activate his vital systems!
Insert mission disks into his "brain!"
He almost "comes alive!"
At least, that is what Mattel wanted kids to think in 1976
when they released Pulsar, The Ultimate Man of Adventure.
Standing a little taller than Kenner's Bionic Bigfoot at
13 1/2 inches, Pulsar is decked out in very 70's stretch pants
and a velcro shirt. Peel away Pulsar's apparel and you'll
discover that our hero has a transparent chest, revealing
his most intimate internal organs. Inside you'll find a pretty
reasonable facsimile of a human heart, lungs, and a circulatory
system the size of the large intestines. See
a close up.
In Pulsar's back is a
pump. Press on the pump and his heart beats, his lungs
"breath" and the blood in his veins will flow.
Unfortunately, whatever substance was used for the blood
almost always is congealed and won't move a corpuscle. Of
course, that doesn't stop it from still being pretty cool
unusual anatomy doesn't stop there, though. Pop open his head
and you'll discover one of two of Pulsar's holographic mission
discs. Most loose Pulsar toys are missing one or both of the
mission discs. While they are fun to have with the toy, they
don't actually do anything and you can't see them unless you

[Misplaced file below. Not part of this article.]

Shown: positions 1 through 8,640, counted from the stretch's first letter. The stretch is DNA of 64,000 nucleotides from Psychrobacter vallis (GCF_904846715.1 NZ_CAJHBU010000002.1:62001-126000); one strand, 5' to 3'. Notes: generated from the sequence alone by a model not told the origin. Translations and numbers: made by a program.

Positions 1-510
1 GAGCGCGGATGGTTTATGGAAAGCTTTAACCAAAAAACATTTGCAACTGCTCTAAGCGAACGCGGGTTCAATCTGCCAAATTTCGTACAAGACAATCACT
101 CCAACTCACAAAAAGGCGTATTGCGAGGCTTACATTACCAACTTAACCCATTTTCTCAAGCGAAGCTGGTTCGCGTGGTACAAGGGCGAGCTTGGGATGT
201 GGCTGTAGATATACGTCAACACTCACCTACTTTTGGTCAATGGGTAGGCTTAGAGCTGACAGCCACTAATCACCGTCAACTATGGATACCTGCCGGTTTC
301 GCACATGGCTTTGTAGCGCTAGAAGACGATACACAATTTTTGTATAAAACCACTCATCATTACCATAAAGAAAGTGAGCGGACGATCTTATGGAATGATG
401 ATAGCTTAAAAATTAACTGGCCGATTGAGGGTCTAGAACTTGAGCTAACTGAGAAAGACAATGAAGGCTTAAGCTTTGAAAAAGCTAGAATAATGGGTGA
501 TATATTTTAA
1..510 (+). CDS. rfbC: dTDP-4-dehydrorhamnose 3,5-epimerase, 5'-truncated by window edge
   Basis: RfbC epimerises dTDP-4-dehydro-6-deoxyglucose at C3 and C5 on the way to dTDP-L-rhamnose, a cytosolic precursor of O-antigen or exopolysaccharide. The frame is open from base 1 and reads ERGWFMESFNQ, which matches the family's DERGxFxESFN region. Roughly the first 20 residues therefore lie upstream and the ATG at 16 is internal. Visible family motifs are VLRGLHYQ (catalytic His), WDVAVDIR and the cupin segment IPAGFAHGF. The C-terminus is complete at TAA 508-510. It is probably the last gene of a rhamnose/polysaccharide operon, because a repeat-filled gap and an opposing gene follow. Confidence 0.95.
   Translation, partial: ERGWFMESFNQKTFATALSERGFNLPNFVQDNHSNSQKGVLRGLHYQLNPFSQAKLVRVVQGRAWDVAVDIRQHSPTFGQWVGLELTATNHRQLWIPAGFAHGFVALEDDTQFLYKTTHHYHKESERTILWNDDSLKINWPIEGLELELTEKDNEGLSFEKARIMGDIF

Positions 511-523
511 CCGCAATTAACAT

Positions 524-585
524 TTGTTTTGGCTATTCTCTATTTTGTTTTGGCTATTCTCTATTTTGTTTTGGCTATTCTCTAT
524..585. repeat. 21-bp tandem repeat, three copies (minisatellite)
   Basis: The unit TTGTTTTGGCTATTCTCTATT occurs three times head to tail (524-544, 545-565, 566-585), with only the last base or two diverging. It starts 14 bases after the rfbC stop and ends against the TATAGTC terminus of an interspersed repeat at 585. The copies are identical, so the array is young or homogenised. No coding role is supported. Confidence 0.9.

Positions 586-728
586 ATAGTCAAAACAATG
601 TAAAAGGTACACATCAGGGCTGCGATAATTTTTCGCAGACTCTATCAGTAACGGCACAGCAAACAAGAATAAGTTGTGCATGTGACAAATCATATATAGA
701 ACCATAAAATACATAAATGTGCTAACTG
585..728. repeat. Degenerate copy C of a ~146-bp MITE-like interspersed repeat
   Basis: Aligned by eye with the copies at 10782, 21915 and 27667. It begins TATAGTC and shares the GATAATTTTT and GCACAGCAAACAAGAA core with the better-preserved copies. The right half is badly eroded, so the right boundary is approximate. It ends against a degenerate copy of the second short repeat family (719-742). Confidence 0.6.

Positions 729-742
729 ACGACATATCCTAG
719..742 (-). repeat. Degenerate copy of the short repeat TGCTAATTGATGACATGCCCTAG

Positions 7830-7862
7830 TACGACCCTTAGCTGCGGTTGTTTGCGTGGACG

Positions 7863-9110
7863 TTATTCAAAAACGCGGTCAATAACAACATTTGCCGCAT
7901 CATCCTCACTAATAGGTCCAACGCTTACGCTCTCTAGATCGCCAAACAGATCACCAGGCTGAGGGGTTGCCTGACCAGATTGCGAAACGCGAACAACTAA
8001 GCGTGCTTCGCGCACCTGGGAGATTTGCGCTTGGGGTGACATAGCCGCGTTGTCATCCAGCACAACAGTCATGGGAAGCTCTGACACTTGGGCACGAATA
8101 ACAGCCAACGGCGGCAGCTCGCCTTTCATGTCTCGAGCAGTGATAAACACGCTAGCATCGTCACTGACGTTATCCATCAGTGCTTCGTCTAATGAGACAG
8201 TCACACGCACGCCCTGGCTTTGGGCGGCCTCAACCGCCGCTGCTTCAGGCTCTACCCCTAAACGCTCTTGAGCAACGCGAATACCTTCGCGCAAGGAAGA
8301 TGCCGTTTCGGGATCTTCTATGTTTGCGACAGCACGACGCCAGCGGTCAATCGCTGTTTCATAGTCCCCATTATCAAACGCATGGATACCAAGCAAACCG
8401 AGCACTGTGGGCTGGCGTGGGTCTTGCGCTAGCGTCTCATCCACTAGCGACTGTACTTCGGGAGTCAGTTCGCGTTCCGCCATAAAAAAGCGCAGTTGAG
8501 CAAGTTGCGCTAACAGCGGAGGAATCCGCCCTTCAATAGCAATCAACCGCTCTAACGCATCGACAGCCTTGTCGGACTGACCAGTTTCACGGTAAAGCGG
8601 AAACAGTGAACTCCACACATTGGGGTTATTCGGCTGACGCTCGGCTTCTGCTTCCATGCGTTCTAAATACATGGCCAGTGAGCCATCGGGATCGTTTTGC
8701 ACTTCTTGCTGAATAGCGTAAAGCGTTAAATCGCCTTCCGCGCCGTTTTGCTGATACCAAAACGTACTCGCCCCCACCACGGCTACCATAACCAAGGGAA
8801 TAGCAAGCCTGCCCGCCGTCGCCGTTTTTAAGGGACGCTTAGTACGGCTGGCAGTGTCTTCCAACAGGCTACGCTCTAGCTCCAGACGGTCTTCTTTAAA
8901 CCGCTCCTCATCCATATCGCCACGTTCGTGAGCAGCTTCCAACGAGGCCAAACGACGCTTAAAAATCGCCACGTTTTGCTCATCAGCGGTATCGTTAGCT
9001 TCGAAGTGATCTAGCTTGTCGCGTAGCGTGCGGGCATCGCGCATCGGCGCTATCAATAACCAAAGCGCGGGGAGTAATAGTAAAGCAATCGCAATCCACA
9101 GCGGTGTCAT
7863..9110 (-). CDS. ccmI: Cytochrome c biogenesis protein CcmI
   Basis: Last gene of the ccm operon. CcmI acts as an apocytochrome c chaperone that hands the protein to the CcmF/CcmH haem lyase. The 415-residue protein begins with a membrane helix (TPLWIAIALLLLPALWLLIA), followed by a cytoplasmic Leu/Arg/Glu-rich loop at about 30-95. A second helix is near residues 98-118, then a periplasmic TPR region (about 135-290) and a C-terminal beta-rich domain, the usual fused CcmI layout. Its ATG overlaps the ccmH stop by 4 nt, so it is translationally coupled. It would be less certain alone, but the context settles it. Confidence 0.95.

open up his head.
are actually two versions
of Pulsar, but the difference is very small. Pulsar's
chest is a single clear plastic piece that is screwed to the
piece that makes his back. On the first, the entire front
piece is clear, from his neck down to his groin, revealing
the rubber used to hold his legs in place. The second variation
has been painted on the inside to match Pulsar's flesh tone
so that the clear section of Pulsar's chest stops at about
his waist. Also, the second variation has a slightly more
expressive and, well, friendlier, face. Although the variance
is slight, the Pulsar with the painted in waist is actually
a much more interesting toy to display.
you get to see the inner workings of Pulsar's organs, you
don't really see the inner workings of Pulsar the toy. The
bottom line is that the painted in waist tells of a higher
Aside from that, Pulsar doesn't really do anything else.
Mattel also sold a medical bay that you could strap Pulsar
into. In many ways, it resembles the Bionic Transport and
hero needs an arch enemy, so Mattel also released Hypnos,
the Yang to Pulsar's Ying. Appropriately enough, Hypnos doesn't
have a circular system, he has a hypnotic spinning disk in
his chest... pretty clever eh? When you push a lever in his
side, a multi-colored disk in his chest spins, extruding hypnotic
rays! Hypnos is a friction toy, so when you pull his lever,
e-hem, sparks fly in his chest. Hypnos' torso and limbs are
cast form the same molds as are Pulsar's, but his interior
is dramatically different, as is his purple head. Hypnos has
a very sinister cast to him, not unlike Sinestro, the rogue
Green Lantern, but it is hard to be too evil when you're naked.
Hypnos' only stitch of clothes is a black mask.
is a pretty easy toy to find either loose or boxed.
A mint boxed Pulsar can usually be found for around $60. Loose
with one of his mission discs, Pulsar might fetch $30 to $45.
I've only ever seen one of his medical bays, however, and
that toy, loose, sold for $250. Hypnos is only slightly less
harder to find than the medical bay, and with the box sells
anywhere from $50 to $100.